Methods
      ROS1 status was determined by break-apart FISH assays, and patients were enrolled into an expansion cohort of an ongoing phase I crizotinib study (PROFILE 1001; NCT00585195, Pfizer). Where available, samples were also tested for concurrent ALK rearrangement and MET amplification. Patients received crizotinib 250 mg BID, and responses were assessed using RECIST v1.0.

      Results
      At the data cut-off, 35 of 40 patients with ROS1-positive NSCLC were evaluable for response. Median age was 51 years (range 31–77), 80% of patients were never-smokers, and 98% had adenocarcinoma histology; 40% had received one prior regimen, and 45% had received 2–6 regimens for advanced/metastatic disease. 25 samples tested for concurrent ALK rearrangement (24 by FISH and 1 by PCR) and 12 samples tested for concurrent MET amplification (11 by FISH and 1 method not recorded) were all negative. The objective response rate (ORR) was 60% (95% CI: 42–76), with 2 complete responses, 19 partial responses, and 10 cases of stable disease. Median progression-free survival (PFS) had not been reached, with 25 patients (63%) still in follow-up for PFS; six patients (15%) experienced disease progression, and two (5%) died before progression occurred; 6-month PFS probability was 76% (95% CI: 55–88). The disease-control rate was 80% at 8 weeks and 66% at 16 weeks. The most common treatment-related adverse events (AEs) were visual impairment (80%), diarrhea (35%), and nausea (30%), with most patients (68%) reporting only AEs of grade 1 or 2 severity. Peripheral edema (28%) and elevated transaminases (18% AST, 15% ALT) were also reported, similar to previous experience with crizotinib. There were no treatment-related serious AEs and one patient discontinued treatment due to treatment-related nausea. Accrual of patients with ROS1-positive NSCLC is ongoing.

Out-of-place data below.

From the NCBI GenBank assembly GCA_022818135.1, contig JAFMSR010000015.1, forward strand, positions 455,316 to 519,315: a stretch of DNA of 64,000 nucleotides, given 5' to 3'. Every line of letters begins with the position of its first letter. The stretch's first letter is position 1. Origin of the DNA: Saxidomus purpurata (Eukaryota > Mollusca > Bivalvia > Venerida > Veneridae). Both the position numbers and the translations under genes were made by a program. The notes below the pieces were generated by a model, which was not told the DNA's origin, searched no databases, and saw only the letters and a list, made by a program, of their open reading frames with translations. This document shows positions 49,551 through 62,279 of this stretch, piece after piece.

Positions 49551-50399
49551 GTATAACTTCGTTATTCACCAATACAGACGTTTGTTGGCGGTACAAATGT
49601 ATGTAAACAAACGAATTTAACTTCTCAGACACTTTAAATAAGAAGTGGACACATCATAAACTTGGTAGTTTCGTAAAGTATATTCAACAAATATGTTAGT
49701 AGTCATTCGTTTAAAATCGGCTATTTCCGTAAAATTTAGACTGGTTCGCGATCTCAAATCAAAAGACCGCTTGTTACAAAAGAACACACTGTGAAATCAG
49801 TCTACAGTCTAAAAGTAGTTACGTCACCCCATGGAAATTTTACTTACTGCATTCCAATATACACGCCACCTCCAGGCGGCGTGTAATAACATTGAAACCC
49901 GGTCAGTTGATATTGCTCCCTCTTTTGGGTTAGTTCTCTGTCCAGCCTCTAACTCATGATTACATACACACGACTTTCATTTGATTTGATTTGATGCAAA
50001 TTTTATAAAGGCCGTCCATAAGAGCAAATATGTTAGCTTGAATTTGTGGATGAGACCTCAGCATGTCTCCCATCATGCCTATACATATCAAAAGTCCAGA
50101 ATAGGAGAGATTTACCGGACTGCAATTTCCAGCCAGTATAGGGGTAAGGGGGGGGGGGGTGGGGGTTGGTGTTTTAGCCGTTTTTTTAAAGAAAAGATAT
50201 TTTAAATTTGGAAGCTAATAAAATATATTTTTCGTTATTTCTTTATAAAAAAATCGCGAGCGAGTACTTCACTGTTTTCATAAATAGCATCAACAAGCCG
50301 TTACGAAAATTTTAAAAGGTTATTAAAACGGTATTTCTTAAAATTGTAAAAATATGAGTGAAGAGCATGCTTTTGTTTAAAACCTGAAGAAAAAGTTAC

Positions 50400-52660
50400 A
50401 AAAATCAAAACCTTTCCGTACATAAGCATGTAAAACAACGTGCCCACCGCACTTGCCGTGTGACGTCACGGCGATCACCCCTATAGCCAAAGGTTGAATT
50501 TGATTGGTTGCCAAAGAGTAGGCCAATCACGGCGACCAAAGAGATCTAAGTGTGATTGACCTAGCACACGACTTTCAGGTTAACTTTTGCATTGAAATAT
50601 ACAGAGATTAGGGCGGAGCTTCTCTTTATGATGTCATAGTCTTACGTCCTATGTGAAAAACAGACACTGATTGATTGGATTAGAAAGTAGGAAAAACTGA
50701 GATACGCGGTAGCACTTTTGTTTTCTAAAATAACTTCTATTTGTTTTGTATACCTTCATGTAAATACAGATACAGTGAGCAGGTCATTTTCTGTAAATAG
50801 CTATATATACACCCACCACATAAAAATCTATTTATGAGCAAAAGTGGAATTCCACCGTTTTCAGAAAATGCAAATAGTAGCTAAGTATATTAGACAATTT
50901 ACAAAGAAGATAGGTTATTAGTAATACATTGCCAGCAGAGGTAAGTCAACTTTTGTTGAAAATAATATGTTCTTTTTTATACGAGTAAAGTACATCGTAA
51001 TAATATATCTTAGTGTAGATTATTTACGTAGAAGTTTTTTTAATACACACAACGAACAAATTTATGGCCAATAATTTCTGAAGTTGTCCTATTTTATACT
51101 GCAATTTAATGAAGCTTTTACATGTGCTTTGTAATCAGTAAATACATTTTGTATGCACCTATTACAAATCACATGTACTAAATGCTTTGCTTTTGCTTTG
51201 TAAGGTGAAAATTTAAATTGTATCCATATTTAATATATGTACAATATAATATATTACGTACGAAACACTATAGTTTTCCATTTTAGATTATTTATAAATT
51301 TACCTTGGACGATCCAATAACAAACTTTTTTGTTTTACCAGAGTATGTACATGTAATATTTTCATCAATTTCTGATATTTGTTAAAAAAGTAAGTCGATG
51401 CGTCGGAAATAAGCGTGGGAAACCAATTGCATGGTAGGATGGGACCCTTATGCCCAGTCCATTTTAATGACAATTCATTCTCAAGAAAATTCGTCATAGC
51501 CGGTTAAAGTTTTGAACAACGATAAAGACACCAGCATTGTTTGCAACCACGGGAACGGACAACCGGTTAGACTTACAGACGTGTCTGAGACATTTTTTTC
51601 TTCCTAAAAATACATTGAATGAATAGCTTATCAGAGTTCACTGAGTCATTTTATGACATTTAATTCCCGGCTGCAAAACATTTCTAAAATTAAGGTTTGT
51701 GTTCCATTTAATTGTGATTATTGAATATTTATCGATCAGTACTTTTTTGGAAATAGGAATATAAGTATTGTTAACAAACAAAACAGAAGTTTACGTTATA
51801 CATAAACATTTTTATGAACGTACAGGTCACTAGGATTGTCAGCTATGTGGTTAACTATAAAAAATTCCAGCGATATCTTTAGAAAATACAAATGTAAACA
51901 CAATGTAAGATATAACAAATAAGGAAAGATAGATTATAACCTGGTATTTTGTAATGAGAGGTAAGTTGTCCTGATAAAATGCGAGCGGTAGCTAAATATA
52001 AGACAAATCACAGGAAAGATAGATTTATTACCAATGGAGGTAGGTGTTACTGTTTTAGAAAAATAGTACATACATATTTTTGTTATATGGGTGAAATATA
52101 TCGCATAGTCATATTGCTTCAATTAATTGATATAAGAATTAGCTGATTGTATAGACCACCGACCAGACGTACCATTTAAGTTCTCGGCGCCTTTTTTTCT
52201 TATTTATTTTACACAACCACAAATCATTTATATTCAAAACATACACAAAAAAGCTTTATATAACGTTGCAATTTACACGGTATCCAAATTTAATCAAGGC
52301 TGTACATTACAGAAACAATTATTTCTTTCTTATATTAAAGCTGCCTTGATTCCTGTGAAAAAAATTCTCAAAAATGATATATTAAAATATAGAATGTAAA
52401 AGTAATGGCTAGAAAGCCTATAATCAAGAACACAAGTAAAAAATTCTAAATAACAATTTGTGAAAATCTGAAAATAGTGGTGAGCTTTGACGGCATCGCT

Conclusion
      Similar to results obtained in ALK-positive NSCLC, crizotinib had marked antitumor activity with a high ORR (60%) in patients with ROS1-positive NSCLC, with a generally tolerable and manageable AE profile. These data suggest that crizotinib is an effective therapy for patients with advanced ROS1-positive NSCLC.